Rodeo visitors watch in fascination as a handweaver creates a festive cloth on a traditional four-harness loom, a device once common in American homes, but now known to many people only through history books. Nearby weaver Blaine Davis works on a tapestry stretched on a frame, letting inspiration guide him as he creates wavy patterns in colorful yarn. Davis says the first question he gets is — How long does it take?
"And I tell them 80 hours, 100 hours, and they're just totally flabbergasted that something could take that long. They have no concept. I think when I say 100 hours they're just totally dumbfounded, they don't know what to do. They couldn't imagine spending so much time doing something like that."
And Davis says the next comment he gets is — You must have a lot of patience. But he adds it's more about the process than the completed work.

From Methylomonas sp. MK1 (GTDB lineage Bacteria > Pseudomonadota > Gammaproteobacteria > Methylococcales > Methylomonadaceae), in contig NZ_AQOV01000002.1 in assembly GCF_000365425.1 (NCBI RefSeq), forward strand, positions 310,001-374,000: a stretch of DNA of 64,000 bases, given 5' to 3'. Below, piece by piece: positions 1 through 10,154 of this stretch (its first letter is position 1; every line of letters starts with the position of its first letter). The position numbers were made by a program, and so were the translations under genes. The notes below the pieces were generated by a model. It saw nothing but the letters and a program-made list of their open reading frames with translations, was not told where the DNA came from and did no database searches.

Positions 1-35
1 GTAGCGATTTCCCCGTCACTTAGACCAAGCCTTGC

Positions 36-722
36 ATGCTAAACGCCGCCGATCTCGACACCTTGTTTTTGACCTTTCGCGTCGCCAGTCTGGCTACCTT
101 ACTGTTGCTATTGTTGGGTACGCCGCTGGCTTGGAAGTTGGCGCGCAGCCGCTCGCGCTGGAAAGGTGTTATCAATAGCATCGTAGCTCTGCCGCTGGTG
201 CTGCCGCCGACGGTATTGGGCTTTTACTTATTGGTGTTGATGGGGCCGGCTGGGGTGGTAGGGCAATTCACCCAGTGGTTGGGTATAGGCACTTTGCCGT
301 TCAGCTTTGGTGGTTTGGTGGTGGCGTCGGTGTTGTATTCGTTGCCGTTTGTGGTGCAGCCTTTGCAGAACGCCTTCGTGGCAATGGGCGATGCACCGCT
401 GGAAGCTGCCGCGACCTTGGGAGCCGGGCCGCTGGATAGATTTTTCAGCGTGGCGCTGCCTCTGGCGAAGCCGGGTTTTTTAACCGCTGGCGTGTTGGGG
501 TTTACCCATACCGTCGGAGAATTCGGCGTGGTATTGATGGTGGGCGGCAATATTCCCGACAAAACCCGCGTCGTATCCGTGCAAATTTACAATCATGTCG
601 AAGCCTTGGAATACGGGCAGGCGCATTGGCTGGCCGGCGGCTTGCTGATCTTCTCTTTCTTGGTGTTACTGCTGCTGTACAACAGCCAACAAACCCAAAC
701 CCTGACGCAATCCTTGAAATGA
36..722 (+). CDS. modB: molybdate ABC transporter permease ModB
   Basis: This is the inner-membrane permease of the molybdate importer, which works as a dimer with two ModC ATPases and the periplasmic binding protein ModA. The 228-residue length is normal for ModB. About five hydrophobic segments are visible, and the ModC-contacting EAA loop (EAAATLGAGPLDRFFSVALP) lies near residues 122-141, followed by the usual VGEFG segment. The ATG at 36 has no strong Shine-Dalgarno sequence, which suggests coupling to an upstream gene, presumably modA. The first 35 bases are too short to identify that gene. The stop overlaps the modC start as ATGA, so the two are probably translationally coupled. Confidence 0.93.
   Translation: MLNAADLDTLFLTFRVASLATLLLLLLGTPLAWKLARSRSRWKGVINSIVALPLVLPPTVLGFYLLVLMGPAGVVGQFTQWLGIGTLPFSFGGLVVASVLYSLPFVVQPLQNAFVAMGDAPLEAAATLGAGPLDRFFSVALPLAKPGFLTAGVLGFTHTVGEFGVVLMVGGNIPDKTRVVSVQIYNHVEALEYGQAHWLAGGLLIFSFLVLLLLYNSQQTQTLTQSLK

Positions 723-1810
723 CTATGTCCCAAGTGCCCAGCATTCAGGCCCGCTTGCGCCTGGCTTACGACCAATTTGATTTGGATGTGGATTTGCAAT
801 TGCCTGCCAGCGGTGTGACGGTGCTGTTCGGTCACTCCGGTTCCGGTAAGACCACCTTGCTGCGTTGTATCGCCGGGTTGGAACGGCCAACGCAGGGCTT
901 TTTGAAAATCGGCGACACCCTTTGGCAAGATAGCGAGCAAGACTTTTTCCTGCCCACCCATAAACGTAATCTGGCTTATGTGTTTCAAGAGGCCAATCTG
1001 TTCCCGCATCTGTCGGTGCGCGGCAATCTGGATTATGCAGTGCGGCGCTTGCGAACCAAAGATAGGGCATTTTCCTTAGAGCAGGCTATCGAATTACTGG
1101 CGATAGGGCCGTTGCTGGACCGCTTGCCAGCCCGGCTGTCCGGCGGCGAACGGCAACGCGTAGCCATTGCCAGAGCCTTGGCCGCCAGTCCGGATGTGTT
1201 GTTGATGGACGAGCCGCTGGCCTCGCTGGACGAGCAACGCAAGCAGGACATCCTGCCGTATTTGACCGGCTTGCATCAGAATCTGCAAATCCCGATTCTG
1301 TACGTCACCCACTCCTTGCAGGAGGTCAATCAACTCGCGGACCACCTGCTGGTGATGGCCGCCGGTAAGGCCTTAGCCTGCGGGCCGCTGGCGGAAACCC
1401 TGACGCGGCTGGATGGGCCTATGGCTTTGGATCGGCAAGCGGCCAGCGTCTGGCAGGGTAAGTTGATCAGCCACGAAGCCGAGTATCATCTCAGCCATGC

"You know I don't think it really takes patience. If I hated it, then I would be, you know, it would be tedious. It would be horrible. But I enjoy doing this."Î¾
The Contemporary Handweavers of Houston have been a fixture at the rodeo for many years. They say their display is not a historical reenactment, but a demonstration of spinning and weaving as a modern craft.Î¾ Nearby Rosemary Malbin is at work on the spinning wheel, turning wool from a Jacob Sheep into a tweedy gray and white yarn. Malbin says she enjoys demonstrating for farmers.
"They're raising sheep and they don't necessarily know what happens to the fiber after it's sheared off the animal. So we show them how it's processed by hand. We still do it by hand, although obviously it's done in factories too.Î¾ This is the slow way of doing it, the more artistic way of doing it."Î¾Î¾
And for folks who don't think they have what it takes to slow down and weave, Malbin points out that during the power outage following Hurricane Ike, when Houstonians were without their computers and video games, she could still spin at her wheel.
Gail Delaughter KUHF, Houston Public Radio News.Î¾